Thursday, December 28, 2006

Why I still like to read Charles Dickens:

Because after 50 or so pages of difficult prose, you stub your toe on something like this:

She was not past seventeen. Cast in so slight and exquisite a mould; so mild and gentle, so pure and beautiful that earth seemed not her element, nor its rough creatures her fit companions. The very intelligence that shone in her deep blue eye, and was stamped upon her noble head, seemed scarcely of her age, or of the world; and yet the changing expression of sweetness and good humour, the thousand lights that played about the face, and left no shadow there; above all, the smile, the cheerful, happy smile, were made for Home, and fireside peace and happiness. (Charles Dickens, Oliver Twist, Chp 24)
It's usually never a climactic moment or a narrative watershed that gets me with Dickens, it's the subtle description or the quiet metaphor that sneaks by my literary reservations and disarms my capacity to resist identification with characterizations.

I read this passage six years ago as was just starting to read good writing. The phrases from this paragraph still invade my sentence structure every now and again. They are a pleasant intrusion. I welcome them without reservation. They are much needed companions that come too few and far between in our image-driven social networked world.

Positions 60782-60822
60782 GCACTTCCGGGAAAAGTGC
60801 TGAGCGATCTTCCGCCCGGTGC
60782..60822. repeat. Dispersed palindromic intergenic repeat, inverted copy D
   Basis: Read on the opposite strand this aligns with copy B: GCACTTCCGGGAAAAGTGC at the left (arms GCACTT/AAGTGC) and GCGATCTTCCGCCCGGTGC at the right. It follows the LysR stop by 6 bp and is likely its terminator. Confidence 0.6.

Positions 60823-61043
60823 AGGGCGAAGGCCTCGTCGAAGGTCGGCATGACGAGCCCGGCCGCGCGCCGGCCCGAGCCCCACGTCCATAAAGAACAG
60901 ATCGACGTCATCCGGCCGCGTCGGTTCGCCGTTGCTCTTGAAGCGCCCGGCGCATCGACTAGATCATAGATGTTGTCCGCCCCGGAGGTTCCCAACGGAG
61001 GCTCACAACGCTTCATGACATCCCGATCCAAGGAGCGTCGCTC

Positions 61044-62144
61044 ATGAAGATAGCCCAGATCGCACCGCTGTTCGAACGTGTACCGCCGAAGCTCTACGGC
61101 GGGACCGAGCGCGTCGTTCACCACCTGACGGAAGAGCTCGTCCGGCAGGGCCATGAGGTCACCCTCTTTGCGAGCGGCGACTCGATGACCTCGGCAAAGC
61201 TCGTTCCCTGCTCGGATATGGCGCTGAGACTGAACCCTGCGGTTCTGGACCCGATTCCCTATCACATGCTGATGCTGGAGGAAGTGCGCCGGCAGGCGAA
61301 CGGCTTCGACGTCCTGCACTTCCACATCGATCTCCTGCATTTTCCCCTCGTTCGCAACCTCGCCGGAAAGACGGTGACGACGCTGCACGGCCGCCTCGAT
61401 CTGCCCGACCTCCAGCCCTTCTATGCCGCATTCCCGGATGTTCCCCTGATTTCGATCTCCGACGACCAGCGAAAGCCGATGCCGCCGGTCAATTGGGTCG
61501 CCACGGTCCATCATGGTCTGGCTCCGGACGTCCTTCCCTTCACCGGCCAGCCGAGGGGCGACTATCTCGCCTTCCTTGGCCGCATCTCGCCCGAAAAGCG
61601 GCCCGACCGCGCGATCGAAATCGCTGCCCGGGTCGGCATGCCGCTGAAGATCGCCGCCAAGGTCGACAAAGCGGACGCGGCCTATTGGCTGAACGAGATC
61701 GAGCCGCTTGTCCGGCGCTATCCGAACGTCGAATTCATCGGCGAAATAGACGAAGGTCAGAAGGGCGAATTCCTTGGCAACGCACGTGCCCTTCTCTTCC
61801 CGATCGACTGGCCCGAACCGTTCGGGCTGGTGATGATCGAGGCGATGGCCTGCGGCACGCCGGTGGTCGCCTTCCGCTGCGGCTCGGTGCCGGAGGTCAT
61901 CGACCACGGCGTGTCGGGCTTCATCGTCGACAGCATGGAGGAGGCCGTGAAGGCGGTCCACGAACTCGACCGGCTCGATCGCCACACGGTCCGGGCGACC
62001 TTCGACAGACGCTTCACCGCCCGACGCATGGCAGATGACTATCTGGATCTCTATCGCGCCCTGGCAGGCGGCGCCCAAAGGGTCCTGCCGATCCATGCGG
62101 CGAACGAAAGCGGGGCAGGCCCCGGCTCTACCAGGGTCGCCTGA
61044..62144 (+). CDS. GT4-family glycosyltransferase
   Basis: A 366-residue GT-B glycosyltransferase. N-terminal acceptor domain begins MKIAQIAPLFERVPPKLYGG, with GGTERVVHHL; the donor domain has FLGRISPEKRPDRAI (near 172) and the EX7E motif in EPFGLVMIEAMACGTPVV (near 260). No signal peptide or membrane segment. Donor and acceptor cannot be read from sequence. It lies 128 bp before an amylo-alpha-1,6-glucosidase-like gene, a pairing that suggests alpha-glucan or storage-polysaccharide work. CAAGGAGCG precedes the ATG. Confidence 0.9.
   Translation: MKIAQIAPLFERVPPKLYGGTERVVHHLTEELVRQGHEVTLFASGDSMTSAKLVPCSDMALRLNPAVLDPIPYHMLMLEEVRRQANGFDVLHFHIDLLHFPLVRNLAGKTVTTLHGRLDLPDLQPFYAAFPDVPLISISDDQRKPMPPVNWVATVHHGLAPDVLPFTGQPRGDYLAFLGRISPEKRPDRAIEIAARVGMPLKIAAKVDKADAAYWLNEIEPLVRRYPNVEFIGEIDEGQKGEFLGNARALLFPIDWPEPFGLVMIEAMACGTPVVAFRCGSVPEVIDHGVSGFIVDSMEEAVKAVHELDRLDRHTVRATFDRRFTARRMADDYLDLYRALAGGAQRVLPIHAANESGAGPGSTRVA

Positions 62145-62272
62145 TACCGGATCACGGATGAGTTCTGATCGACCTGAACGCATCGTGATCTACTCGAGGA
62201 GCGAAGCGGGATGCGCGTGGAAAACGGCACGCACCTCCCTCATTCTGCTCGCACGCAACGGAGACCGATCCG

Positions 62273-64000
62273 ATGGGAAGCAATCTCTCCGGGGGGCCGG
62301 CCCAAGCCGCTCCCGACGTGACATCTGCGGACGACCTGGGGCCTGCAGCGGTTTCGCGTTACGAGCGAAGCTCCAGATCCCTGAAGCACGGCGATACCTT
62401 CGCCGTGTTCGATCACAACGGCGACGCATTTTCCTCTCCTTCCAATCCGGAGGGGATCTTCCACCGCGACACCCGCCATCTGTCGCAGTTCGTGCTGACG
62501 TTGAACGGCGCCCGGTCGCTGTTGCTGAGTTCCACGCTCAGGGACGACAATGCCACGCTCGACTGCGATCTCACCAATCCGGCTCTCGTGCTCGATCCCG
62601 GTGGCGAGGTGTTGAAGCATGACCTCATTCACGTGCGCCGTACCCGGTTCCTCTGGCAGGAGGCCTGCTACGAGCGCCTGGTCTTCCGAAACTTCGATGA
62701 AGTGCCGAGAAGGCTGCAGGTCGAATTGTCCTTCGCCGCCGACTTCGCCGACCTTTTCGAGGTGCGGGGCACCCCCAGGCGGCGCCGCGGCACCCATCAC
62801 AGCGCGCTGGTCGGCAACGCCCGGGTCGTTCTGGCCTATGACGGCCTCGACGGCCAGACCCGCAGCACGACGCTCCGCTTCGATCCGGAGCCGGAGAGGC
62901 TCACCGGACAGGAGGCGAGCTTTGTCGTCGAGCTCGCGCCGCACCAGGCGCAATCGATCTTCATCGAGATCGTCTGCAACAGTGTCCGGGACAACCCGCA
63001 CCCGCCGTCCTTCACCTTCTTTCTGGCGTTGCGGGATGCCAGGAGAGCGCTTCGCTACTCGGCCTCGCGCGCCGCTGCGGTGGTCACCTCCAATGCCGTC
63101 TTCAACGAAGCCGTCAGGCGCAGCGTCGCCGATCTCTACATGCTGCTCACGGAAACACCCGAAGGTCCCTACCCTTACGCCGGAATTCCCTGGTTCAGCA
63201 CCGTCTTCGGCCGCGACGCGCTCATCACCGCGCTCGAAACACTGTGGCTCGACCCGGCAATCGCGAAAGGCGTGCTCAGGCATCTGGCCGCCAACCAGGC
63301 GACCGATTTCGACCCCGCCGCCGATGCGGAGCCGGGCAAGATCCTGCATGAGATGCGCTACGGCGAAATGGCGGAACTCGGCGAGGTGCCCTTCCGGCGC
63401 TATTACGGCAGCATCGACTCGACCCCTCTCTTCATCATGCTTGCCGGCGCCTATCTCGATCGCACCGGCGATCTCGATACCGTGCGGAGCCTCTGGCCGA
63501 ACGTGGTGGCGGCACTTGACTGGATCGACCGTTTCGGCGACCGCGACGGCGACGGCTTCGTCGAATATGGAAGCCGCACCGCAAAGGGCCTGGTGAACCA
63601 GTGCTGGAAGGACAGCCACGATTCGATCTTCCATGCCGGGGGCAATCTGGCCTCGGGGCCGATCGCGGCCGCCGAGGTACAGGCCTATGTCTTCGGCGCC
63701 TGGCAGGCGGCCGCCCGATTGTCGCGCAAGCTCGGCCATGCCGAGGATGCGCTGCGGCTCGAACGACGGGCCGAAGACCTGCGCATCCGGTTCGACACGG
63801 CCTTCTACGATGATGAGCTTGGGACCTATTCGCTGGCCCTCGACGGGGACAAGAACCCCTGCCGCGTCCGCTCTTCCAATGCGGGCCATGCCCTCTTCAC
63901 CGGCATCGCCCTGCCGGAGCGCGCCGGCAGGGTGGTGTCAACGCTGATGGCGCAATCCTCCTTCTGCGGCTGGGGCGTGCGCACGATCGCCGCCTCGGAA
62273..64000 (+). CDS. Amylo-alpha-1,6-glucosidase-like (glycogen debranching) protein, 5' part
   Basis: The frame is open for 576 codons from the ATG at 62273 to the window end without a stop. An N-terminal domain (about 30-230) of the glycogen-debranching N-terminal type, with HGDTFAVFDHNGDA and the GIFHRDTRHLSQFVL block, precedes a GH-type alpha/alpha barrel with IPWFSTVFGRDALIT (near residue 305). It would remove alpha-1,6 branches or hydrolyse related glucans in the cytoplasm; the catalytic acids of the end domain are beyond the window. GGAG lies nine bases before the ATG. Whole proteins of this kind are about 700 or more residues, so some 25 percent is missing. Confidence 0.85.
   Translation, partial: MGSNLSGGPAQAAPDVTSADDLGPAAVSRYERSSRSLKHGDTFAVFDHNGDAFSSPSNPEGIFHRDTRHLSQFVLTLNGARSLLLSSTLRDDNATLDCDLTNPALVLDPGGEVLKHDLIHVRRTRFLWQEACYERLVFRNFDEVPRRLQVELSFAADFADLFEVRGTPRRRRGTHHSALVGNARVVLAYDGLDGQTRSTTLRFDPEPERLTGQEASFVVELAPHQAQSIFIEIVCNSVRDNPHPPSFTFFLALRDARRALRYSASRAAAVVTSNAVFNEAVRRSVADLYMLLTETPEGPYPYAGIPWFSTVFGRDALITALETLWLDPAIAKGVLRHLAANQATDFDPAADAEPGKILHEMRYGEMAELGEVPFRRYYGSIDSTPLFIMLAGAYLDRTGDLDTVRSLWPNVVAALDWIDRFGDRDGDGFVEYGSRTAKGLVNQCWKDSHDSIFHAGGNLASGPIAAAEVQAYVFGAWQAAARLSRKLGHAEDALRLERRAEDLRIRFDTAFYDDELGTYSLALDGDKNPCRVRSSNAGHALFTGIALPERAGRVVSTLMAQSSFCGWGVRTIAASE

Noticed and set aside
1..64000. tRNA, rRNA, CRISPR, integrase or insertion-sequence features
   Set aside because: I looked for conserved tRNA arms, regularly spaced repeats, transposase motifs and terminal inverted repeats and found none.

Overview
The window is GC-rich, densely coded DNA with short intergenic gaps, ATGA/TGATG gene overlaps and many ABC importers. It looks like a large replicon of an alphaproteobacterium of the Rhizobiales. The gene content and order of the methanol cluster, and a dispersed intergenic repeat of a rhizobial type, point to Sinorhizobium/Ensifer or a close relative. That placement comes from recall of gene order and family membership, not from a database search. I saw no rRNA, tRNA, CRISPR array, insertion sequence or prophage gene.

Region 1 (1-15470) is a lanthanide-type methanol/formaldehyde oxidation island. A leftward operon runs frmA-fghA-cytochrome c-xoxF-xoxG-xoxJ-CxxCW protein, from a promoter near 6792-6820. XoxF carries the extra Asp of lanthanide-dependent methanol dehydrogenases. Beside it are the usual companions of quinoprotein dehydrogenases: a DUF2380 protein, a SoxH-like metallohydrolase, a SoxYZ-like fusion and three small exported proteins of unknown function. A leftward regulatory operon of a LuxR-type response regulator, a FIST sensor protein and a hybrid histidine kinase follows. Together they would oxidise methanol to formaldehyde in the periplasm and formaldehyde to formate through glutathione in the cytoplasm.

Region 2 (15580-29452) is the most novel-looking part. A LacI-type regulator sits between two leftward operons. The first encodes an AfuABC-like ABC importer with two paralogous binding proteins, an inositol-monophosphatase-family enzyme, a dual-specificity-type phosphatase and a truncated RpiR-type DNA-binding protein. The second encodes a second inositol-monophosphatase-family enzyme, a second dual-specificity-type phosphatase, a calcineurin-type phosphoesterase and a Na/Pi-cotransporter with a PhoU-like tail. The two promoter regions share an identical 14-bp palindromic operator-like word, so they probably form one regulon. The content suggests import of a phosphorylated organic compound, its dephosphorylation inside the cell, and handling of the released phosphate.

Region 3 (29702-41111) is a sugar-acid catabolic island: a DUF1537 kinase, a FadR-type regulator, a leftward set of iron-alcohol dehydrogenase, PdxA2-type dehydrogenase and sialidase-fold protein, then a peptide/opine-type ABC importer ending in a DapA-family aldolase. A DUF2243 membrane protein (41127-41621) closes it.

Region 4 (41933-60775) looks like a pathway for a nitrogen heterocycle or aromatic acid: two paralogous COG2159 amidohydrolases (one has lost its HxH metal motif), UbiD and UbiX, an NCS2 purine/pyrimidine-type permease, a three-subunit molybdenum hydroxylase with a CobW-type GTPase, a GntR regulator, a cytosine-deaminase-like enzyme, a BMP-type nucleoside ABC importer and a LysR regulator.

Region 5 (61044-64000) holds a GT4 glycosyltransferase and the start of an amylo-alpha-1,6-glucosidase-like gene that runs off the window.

The well-thought out reasoned argument has power; the heightened strain of exagerated rhetoric can move, but the perfectly pitched turn of phrase is borderline ineffable in its effect.

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I also occasionally post annotations that I make as I read Cormac McCarthy at "Reading Cormac McCarthy."

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Says Simpleton is (c) Ched Spellman
2006-17

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